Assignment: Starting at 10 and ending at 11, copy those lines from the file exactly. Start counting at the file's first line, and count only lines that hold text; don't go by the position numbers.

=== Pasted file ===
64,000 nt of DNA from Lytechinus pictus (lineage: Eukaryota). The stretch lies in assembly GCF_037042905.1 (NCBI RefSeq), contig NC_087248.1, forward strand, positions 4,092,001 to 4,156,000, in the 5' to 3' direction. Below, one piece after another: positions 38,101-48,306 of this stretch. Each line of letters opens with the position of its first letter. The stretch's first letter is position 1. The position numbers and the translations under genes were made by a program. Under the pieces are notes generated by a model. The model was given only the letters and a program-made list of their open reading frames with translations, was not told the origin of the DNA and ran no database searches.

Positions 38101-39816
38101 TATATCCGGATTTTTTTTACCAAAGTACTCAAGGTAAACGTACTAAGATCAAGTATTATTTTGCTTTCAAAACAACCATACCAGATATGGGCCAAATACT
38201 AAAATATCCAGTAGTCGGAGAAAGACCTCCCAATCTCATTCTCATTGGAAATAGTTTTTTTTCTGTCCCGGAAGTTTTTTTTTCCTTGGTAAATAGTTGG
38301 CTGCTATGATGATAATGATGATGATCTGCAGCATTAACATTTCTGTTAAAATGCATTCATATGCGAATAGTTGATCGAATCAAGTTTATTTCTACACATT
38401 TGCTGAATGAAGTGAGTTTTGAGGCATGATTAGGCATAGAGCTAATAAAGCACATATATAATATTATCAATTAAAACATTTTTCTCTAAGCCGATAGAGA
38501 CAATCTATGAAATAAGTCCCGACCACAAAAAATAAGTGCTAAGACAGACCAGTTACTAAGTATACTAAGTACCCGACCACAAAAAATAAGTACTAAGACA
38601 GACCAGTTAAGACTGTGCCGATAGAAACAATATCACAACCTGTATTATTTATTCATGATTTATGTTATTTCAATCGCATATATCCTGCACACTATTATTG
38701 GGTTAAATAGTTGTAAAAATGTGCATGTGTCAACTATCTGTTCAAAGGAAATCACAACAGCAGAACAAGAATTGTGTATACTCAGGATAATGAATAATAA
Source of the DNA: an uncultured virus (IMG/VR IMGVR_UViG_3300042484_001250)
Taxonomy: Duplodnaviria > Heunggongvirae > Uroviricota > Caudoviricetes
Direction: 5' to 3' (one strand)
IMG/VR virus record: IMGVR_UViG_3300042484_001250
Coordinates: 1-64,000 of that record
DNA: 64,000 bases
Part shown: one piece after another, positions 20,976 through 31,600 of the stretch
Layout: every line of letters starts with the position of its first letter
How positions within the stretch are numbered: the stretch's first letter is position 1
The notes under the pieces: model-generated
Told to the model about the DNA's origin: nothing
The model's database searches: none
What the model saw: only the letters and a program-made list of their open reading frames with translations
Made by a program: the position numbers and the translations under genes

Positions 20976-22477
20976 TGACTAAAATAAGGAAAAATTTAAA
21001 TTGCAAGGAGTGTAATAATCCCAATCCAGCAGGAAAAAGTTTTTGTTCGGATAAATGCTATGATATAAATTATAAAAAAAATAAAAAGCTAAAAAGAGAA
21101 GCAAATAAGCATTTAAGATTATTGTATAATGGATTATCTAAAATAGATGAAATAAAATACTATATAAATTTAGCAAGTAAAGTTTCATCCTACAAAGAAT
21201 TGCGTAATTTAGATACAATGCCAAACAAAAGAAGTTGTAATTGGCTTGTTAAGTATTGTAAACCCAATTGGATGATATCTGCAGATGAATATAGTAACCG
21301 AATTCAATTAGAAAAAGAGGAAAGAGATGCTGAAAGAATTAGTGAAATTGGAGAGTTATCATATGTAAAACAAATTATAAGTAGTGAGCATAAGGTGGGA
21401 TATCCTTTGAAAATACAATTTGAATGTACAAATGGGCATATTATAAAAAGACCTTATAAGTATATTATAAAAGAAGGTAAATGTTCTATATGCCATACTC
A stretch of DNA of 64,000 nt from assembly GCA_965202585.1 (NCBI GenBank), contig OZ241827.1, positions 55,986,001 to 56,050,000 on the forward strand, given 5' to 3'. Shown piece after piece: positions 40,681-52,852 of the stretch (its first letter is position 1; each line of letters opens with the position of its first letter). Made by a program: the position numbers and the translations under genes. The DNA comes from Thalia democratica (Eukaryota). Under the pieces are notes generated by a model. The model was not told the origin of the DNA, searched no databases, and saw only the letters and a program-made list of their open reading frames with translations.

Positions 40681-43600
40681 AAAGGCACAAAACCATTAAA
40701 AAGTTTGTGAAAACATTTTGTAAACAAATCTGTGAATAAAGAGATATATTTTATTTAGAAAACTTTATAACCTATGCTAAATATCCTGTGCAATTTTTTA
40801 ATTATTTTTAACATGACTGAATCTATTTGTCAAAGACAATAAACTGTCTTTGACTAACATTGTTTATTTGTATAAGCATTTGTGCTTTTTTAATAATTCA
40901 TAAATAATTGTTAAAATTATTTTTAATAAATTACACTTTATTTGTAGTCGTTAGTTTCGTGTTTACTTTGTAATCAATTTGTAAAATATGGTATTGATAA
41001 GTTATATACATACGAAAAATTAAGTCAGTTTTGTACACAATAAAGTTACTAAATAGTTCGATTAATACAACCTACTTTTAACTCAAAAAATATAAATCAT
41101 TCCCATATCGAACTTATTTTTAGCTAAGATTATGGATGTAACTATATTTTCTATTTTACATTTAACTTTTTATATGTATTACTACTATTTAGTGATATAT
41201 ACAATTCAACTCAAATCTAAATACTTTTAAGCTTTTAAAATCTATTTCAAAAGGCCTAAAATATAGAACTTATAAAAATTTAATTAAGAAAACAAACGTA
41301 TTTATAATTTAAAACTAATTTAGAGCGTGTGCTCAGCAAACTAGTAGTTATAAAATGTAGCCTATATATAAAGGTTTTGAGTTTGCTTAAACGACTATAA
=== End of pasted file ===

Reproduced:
Source of the DNA: an uncultured virus (IMG/VR IMGVR_UViG_3300042484_001250)
Taxonomy: Duplodnaviria > Heunggongvirae > Uroviricota > Caudoviricetes